Two international Rural Pioneering notes this week:

We couldn’t help but notice the article in The Atlantic this week which talks about the growth rate of healthcare delivery in rural China.

While things are not exactly speedy here in the USA, healthcare in most rural areas isn’t too bad.  Many cities with populations of 25,000 and up have reasonable emergency health care and, in the event of a serious illness, transportation to a regional medical center is common.

With the arrival of the Affordable Care Act, things should improve even more.  However, there are a couple of footnotes of interest here.

1.  Consider when you buy land, signing up for the growing availability of helicopter emergency medical services.  Many charge only a modest per-family fee (user pool concept, everyone pays) but if you ever need it, there’s nothing like a med-evac helo on demand.

2.  The second thing – and we’re planning to acquire one – is an automatic external defibrillator.  Everyone in your family should get used to operating one and pick up an American Heart Association training course (or Red Cross) which are widely available.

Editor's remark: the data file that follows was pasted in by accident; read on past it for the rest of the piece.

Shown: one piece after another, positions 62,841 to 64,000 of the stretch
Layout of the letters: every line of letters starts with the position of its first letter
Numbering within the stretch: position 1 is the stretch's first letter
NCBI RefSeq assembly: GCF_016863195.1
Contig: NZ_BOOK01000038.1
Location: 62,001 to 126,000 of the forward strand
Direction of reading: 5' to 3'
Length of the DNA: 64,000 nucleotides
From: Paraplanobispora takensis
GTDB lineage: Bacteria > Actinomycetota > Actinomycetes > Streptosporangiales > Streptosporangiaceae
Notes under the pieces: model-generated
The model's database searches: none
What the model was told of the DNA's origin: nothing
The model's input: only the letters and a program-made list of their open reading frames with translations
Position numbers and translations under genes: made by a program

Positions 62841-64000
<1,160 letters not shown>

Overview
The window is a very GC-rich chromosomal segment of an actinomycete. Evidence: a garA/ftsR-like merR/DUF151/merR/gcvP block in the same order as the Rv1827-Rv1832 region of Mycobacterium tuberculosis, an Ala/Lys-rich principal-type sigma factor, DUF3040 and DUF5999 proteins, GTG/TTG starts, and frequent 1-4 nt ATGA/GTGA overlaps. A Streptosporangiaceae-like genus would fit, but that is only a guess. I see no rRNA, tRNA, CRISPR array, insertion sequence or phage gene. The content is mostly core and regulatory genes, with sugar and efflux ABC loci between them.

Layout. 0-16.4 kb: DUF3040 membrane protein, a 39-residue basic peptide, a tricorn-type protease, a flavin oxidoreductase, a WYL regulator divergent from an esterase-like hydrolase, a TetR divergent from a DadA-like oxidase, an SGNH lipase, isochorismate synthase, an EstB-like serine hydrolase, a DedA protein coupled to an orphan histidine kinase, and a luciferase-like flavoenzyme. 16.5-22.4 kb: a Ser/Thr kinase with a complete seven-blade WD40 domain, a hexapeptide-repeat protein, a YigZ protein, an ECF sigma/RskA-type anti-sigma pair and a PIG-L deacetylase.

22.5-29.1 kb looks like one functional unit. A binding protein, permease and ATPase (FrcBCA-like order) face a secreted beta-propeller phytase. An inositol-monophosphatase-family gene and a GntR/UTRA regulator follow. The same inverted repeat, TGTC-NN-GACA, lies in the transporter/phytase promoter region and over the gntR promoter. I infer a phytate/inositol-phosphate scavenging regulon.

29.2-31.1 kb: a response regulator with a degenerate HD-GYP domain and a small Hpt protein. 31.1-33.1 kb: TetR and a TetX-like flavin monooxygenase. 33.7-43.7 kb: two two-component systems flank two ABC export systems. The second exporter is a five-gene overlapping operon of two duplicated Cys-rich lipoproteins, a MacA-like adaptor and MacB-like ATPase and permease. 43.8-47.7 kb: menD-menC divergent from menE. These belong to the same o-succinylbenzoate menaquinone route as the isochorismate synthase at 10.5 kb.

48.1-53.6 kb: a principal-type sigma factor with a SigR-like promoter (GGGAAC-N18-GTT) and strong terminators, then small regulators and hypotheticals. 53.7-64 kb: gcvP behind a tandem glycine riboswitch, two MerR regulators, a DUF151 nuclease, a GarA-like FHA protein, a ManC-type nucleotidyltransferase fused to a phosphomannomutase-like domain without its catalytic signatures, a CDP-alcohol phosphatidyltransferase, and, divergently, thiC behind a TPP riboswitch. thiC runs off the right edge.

3.  If you plan to tackle Rural Pioneering in your senior years, be advised that you may have to budget about $100 more per month in rural areas…so investigate all options closely, especially if you are on a limited budget or fixed income.

Global Benefit From the Great Depression

There was an amazing story, when you think about, that showed up this week on the All Africa website as “Nigeria: FG Sets Aside N16 Billion for Electrification of Rural Communities.”

It may help to know that “FG” means federal government there, but what strikes us are two useful points.

The first is that as Africa works itself out of a long term period of exploitation and the fallout from regional HIV/AIDS issues, they are following the US Depression-era model of getting “power to the people” as a first step for development.

The second thing to notice is that rural electrification programs, like this one, may mean that once additional foreign aid comes into the region, it will be able to raise standards of living along the lines of what has gone on in South America.

 


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